Stephanie Romo, manager at La Capilla.
Even better: the Cubano. It seems like everyone does a Cuban sandwich these days, to the point where I tend to skip right over it when I see it listed on menus. Don’t skip this one. In place of roasted pork, La Capilla subs in carnitas, rich shredded pork braised in oil—no argument here. Ham, grilled and sliced thinly so that it doesn’t overwhelm the rest of the ingredients, is tucked away underneath, along with a few dashes of yellow mustard (but not too much) for kick. On top are a few thin slices of pickles and a resonant mojo rojo sauce for some spice and smokiness. It’s a thoughtful, well-balanced sandwich.
In general, the meats here are great. The ground sausage in the chorizo taco was moist and flavorful with a hefty oomph of spice. The carne asada, meanwhile, was perhaps my favorite item on the menu. Grilled over an open flame, the generous strips of thin skirt steak were remarkably flavorful, both from the meat’s natural fattiness and tenderness and from the char imparted by that open flame. The mojo rojo sauce makes another appearance here, again adding spice and smoke.
Oddly, some of the chicken dishes I tried were the most disappointing. The mole 23—the digits indicating the number of ingredients—boasted a citrusy, chocolaty, spicy mole sauce that was wasted on strips of dry, flavorless grilled chicken. Similarly, the braised chicken in a crispy taco special was on the dry, bland side. The pollo verde, however, fared much better, the braised chicken moist and tender and smothered in a zesty, spicy tomatillo sauce.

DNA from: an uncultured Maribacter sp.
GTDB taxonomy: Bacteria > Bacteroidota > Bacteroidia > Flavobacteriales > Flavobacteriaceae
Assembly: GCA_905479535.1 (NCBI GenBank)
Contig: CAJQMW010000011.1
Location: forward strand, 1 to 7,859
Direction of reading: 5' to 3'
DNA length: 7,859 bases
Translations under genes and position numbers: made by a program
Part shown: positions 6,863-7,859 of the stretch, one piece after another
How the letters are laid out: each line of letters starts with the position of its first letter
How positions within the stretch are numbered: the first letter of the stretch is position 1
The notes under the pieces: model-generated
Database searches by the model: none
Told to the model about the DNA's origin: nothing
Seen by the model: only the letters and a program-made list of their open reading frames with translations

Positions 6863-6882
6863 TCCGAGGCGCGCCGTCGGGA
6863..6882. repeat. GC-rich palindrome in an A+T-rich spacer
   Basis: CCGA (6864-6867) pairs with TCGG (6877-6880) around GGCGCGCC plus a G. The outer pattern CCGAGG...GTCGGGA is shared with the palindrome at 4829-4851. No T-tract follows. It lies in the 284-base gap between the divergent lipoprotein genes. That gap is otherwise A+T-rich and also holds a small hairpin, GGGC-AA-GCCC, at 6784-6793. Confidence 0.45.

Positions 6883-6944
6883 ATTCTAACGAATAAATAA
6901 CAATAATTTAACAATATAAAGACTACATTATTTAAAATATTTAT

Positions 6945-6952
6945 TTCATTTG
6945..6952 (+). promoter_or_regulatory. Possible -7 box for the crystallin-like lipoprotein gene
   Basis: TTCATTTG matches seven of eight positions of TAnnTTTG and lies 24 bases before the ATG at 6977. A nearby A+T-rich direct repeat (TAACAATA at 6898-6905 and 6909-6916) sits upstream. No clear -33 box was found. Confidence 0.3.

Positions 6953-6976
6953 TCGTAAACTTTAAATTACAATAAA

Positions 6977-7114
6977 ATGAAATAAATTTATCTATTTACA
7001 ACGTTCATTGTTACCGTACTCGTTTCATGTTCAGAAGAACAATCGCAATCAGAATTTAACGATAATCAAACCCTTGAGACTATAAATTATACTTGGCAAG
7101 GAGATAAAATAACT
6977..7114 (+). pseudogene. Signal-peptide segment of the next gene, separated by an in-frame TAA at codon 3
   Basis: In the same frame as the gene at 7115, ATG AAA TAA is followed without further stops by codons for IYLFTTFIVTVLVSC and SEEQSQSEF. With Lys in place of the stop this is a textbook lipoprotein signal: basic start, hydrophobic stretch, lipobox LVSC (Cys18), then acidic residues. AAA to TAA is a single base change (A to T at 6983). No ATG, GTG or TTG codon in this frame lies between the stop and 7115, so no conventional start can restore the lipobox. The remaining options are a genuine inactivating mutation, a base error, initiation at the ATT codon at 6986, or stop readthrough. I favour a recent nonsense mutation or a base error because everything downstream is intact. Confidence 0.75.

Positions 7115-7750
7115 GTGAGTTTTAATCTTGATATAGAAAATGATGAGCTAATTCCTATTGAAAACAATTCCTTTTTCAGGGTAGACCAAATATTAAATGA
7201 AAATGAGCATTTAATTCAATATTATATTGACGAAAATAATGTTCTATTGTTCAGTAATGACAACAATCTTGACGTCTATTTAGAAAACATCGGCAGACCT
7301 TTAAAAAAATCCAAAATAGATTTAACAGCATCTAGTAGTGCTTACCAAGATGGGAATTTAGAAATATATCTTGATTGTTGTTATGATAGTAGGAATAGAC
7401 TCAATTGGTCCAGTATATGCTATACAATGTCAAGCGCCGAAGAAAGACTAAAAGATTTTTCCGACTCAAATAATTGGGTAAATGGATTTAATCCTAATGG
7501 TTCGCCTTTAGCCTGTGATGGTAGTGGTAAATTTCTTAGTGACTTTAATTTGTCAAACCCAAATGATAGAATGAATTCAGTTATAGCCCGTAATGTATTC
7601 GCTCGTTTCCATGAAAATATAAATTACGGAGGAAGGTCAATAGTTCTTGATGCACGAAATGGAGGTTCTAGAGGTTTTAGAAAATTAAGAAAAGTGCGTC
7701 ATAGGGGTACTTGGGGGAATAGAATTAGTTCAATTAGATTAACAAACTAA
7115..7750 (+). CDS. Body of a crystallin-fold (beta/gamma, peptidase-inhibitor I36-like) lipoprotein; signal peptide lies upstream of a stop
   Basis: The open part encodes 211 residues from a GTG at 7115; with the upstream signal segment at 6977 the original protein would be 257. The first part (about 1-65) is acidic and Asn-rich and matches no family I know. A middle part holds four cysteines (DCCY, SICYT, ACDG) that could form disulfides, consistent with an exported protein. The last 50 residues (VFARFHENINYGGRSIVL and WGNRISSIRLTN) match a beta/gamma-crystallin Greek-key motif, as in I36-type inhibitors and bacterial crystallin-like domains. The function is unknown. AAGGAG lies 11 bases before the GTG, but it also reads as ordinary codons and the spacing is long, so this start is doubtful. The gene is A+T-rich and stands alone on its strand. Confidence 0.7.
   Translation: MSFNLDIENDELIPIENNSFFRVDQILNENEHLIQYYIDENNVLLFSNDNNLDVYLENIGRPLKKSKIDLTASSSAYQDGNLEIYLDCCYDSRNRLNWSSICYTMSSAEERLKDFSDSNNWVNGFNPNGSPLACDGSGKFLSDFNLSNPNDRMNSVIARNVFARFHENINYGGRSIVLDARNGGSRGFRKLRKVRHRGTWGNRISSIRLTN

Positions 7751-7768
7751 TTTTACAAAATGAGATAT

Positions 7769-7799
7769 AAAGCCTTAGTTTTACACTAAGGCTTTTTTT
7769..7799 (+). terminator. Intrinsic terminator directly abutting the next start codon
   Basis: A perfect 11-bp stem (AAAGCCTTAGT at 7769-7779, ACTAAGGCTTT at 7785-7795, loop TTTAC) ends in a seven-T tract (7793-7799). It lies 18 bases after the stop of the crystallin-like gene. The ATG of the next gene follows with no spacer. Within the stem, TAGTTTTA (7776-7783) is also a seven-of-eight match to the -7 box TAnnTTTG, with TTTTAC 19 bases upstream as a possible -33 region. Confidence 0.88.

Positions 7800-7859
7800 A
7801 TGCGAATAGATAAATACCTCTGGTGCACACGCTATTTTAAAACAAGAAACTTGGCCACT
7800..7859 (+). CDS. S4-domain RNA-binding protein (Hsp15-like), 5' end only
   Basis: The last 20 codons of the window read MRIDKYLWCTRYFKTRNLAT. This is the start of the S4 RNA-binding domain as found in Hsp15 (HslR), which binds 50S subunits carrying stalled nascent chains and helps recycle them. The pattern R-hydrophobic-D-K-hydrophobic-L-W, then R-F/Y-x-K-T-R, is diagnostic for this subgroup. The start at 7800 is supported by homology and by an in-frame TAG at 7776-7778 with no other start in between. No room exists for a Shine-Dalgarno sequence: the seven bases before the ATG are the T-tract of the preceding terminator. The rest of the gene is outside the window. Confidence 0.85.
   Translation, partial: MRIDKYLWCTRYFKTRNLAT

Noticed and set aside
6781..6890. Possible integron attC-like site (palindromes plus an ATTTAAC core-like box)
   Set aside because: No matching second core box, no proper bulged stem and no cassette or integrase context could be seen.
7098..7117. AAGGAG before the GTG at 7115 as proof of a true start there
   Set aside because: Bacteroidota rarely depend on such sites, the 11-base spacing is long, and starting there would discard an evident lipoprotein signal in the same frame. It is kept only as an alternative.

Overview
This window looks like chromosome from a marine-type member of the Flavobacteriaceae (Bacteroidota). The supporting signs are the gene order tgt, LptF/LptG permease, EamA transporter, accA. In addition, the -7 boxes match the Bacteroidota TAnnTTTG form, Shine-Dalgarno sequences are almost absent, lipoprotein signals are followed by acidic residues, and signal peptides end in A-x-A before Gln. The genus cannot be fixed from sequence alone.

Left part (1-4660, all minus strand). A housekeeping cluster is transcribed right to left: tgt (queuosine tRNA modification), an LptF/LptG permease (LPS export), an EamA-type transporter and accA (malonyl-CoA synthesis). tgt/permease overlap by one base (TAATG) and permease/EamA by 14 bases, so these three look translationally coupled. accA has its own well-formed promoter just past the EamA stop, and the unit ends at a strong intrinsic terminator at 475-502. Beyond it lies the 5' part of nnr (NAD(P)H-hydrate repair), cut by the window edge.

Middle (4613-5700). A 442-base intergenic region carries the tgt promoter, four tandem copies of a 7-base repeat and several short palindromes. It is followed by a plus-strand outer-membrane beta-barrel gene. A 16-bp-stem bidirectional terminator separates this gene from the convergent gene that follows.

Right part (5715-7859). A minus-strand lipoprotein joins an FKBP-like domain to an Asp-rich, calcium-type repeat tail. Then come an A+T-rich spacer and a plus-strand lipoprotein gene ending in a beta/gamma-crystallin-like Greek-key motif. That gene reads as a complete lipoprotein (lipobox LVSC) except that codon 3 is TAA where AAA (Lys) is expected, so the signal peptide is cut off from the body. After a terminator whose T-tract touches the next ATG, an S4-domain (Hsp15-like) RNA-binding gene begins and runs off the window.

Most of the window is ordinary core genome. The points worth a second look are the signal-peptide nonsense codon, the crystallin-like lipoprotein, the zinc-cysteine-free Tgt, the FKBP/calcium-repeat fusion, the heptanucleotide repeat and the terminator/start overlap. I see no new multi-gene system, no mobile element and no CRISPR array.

One of the admirable things about La Capilla is an authentic commitment to substantial vegetarian dishes. The mushroom and kale taco is a nice meatless option, combining robust, stewed kale with earthy mushrooms and a filling black bean spread that was balanced by cabbage slaw and chipotle crema. I also loved the tacos dorados de papa, highlighted by the creamy, hash-brown-style fried potato. Another good option is the tostada salad, sort of a deconstructed salad with perfectly fresh greens delicately dressed in a sweet pineapple-mint dressing and surrounded by mounds of light, flavorful green rice, black beans, cojito cheese, and strips of fried yellow corn tortilla. I added sliced avocado on top and didn’t walk away hungry.
In addition to the fresh juices and espresso drinks, La Capilla churns out breakfast dishes like chilaquiles, chorizo, and eggs, and breakfast sandwiches, as well as a few pastry items and desserts. It’s a pretty impressive output for such a small operation, and yet, under the watchful eye of the Virgin of Guadalupe, the friendly staff seems to manage it all smoothly with an unwavering grace that suggests that the restaurant’s namesake is not misplaced. I’d suggest you pay your own respects soon.
1106 University Ave., Berkeley, 510-529-4906, Facebook.com/Capi1106
Breakfast, lunch, and dinner daily, 8am-9pm.
Average dinner entrée: $10. No alcohol. Credit cards accepted.
Published online on July 14, 2017 at 8:00 AM